In The Stakes of History, David N. Myers strives to demolish the ostensible conflict between history and memory. History that moves in the direction of pure fact, Myers suggests, misses opportunities to generate larger meanings and applications. History in the service of memory is likely to offer suspect compromises, to be overly and pointedly selective — perhaps, ultimately, to be not much more than propaganda.
The author’s introduction, “History, Memory, and What Lies in Between,” defines the intellectual playing field. Three numbered chapters identity three significant functions of history: “History as Liberation,” “History as Consolation,” and “History as Witness.” Myers microscopically explores how each function operates, its memorializing potentialities, and — by implication at least — its limitations. The stream of references within the discussion, including some to oppositions among scholars of history, sharpens and textures the issues.
But wait: “Jewish History” is part of the title, and Jewish historians (as well as non-Jewish explorers of the Jewish past) are pieces that the puzzle-maker brilliantly shuffles. Some will feel that it takes too long for the specifically Jewish face of Myers’ intention to show itself.
The author makes references to modern ethnic and national conflicts to underscore the old cliché that history is largely written, and memory largely shaped, by the winners. But it’s the losers (lucky to be survivors) who are most needful of the liberation, consolation, and witness that history affords. In his concluding chapter, Myers brings the reader more fully into the Jewish dimension of his concerns. Which history of the tragic Arab-Israeli saga will prevail? Which memories will be implanted in the future?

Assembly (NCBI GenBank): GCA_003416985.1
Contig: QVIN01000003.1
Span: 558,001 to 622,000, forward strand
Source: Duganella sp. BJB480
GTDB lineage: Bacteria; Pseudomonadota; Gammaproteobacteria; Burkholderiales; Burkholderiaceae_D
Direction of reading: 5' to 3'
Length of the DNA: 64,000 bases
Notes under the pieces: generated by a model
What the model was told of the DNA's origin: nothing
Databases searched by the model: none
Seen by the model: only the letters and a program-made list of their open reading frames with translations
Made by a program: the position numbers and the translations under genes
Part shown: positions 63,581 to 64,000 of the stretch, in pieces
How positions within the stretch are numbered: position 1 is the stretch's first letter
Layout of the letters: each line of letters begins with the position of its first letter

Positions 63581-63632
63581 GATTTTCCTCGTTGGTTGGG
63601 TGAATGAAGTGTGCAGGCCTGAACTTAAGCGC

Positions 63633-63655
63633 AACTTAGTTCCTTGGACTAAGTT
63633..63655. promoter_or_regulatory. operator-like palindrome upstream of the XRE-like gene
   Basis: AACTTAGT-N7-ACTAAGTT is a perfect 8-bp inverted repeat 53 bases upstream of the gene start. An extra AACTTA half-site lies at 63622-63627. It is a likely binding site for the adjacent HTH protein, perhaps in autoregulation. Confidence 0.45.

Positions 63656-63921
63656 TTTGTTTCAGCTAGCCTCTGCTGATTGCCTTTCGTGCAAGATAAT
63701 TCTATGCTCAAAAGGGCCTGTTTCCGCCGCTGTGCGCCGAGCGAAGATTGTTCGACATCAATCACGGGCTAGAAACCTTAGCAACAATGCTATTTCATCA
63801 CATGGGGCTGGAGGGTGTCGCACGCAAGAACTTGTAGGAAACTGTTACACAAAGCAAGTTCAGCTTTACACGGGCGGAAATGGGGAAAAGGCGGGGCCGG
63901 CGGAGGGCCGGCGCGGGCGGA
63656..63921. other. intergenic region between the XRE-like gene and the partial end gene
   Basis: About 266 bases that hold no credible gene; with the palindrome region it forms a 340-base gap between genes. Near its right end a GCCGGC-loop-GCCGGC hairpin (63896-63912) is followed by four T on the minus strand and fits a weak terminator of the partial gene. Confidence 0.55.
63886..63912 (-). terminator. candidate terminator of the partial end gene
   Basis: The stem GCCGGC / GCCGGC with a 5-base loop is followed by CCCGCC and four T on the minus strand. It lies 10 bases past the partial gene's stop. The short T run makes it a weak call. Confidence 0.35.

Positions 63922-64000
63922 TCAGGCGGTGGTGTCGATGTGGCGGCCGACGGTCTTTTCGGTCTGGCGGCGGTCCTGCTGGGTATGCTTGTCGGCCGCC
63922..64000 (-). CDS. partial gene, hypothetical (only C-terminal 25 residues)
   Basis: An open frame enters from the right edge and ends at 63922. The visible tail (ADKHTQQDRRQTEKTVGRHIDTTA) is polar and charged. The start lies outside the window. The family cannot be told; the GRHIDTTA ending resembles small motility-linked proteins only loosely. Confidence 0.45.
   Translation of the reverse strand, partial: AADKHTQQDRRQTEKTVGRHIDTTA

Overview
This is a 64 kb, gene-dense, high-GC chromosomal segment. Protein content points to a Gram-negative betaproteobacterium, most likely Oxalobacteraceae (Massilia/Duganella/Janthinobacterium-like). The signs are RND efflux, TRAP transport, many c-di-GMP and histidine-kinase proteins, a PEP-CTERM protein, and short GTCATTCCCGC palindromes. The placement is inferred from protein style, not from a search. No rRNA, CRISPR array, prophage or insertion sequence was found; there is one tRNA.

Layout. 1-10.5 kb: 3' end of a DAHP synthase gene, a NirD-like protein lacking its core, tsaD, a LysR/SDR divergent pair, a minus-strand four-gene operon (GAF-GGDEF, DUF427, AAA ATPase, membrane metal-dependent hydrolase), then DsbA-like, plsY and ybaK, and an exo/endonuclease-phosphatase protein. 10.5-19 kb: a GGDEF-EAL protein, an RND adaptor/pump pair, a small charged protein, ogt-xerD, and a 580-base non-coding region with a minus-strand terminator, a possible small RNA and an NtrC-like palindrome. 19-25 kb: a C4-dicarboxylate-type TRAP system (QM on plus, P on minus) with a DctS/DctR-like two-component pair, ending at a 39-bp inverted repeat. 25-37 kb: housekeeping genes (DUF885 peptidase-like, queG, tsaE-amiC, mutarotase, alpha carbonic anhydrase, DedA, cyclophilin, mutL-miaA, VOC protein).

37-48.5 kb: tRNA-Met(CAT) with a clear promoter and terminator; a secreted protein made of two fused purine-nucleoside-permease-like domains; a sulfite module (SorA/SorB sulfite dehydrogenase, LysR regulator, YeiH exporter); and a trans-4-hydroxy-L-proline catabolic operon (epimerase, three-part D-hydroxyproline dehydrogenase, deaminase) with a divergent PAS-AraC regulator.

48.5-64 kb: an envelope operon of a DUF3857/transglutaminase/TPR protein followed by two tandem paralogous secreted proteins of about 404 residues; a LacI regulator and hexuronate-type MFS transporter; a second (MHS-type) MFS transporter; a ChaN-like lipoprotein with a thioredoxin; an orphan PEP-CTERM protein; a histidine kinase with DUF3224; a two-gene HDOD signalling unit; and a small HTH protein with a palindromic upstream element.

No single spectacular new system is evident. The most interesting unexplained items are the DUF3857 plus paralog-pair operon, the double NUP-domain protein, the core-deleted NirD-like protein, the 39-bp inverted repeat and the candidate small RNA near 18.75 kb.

While this densely packed volume is aimed primarily at scholars of history and historiography, Myers has kept the non-expert reader in mind by offering just the right amount of thematic repetition and exemplification. The structure of his book, designed with a profound sense of purpose, leaves readers waiting for this near-resolution. The payoff goes beyond the wonder of the author’s erudition and his inspired, though still academically flavored, prose.
Philip K. Jason is professor emeritus of English at the United States Naval Academy. A former editor of Poet Lore, he is the author or editor of twenty books, including Acts and Shadows: The Vietnam War in American Literary Culture and Don’t Wave Goodbye: The Children’s Flight from Nazi Persecution to American Freedom.